San Diego County is once again the home of a rare treasure trove not easily found elsewhere. The second set of fossils in the area was discovered by construction crews in Carlsbad, San Diego early this summer while they were grading a new site for hundreds of houses and apartments just south of California State Route 78. Skeletal remains of ancient turtles, horses, mammoths — plus a prehistoric bison as a bonus — were among those unexpectedly unearthed.

According to Tom Deméré, paleontology curator for the San Diego Natural History Museum, all the fossils found were determined to belong to the Pleistocene Epoch — better known as the Ice Age among regular folks — putting them at anywhere from 50,000 to 200,000 years old. Because fossils have the great potential to yield a lot of useful information about the period they come from, Deméré looks forward to learning more about “the climate, the environment, the ecology of that time” among other things. He’s also excited to gain better understanding of how climates can change by analyzing ancient ecosystems.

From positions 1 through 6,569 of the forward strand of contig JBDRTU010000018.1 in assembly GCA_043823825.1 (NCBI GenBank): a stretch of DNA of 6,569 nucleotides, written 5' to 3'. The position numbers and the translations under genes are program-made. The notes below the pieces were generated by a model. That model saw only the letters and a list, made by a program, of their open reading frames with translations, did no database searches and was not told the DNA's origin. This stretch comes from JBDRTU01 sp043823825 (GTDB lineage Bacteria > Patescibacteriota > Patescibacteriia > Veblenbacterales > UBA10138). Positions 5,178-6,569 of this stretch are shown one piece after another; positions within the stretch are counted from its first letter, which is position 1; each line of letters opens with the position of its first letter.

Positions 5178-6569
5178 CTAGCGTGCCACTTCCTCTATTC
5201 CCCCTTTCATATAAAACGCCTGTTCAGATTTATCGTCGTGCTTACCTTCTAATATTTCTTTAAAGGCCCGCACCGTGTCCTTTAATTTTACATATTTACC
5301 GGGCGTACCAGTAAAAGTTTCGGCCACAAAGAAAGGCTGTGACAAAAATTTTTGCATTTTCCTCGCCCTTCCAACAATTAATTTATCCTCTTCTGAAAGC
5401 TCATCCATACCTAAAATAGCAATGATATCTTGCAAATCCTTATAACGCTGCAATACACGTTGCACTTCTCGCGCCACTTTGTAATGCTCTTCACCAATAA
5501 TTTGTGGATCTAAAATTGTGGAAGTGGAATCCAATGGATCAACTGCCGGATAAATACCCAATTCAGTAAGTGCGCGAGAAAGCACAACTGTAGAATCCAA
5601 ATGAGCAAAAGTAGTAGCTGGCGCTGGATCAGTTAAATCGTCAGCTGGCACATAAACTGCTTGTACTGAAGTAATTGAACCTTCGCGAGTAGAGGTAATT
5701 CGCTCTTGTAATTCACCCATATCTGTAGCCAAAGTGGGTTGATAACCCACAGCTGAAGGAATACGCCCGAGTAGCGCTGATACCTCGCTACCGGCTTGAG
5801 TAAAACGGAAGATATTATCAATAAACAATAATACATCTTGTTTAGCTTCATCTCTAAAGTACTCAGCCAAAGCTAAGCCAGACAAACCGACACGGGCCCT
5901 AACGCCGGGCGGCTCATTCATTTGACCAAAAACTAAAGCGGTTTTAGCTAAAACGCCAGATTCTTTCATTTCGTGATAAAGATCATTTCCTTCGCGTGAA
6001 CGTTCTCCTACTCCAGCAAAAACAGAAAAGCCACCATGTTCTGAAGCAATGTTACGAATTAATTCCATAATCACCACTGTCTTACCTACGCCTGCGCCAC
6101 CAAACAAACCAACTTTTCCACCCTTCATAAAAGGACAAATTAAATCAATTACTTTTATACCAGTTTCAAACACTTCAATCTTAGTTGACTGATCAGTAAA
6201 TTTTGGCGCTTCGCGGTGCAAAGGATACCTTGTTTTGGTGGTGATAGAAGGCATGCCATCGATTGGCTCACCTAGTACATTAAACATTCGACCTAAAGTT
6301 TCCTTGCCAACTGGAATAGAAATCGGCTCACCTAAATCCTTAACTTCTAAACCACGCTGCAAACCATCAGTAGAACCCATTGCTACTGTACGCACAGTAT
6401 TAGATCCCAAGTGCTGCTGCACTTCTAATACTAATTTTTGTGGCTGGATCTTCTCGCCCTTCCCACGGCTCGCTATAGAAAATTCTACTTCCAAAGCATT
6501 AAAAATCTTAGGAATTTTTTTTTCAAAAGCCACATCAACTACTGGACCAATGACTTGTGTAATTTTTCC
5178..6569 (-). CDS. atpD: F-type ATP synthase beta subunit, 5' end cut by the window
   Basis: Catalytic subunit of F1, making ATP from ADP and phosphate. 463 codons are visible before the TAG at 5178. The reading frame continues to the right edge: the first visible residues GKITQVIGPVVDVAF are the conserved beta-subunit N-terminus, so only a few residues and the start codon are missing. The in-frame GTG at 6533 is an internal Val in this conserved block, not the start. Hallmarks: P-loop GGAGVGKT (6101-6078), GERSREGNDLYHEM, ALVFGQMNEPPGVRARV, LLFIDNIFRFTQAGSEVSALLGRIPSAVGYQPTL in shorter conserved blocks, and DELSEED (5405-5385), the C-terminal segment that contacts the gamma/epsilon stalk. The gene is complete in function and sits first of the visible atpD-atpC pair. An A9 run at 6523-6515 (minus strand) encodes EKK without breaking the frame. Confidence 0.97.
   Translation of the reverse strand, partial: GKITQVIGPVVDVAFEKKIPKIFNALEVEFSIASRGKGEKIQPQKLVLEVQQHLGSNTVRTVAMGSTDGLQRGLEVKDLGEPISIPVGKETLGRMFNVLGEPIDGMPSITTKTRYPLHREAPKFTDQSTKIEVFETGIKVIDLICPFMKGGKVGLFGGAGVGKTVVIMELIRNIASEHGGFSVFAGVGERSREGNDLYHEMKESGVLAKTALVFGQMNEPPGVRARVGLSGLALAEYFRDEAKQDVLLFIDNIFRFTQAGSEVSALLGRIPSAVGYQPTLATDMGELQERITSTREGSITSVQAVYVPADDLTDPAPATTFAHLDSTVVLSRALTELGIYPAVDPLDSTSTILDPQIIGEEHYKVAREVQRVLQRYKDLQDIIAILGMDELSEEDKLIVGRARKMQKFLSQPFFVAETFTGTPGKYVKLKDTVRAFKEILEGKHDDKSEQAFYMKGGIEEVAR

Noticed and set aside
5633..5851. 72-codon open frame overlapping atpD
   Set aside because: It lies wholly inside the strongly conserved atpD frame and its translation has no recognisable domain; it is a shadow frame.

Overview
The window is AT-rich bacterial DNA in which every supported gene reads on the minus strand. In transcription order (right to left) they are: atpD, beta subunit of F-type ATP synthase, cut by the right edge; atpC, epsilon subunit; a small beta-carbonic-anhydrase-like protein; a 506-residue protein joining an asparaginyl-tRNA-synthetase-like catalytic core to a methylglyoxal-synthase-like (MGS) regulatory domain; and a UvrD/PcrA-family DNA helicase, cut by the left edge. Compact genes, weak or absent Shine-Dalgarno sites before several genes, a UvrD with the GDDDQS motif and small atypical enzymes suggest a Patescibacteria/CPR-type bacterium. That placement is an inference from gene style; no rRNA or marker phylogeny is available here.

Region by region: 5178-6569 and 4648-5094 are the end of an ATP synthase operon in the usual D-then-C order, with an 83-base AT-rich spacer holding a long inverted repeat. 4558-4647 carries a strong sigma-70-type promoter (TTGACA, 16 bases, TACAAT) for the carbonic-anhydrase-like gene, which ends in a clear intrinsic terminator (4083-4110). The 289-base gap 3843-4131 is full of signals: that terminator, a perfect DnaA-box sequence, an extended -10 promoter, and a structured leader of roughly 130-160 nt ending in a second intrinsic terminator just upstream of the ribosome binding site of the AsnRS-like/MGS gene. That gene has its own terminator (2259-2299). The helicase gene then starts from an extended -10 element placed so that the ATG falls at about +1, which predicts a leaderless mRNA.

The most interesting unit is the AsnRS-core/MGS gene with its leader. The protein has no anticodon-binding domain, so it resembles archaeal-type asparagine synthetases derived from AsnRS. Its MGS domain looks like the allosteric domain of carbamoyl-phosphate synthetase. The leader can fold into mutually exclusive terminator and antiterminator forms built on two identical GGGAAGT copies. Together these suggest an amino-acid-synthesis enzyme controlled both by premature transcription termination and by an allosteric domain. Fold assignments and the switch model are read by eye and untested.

As a result of this unforeseen circumstance, construction of housing units on the property has been temporarily halted at the present time. Cornerstone Communities, the developer for the said project, is scheduled to resume work at the start of 2016 after all the fossils have been exhumed. CEO Ure Kretowicz said his company has been cooperating with paleontologists from the start of the project before the discovery was made, and even more so after. For now, excavation is still ongoing until its targeted completion date in November this year.

Project superintendent John Suster has no problems with the postponement of the property development in favor of the fossils. He told the San Diego Union-Tribune that the discovery was “kind of cool” and that scientists involved in it should “take your time.”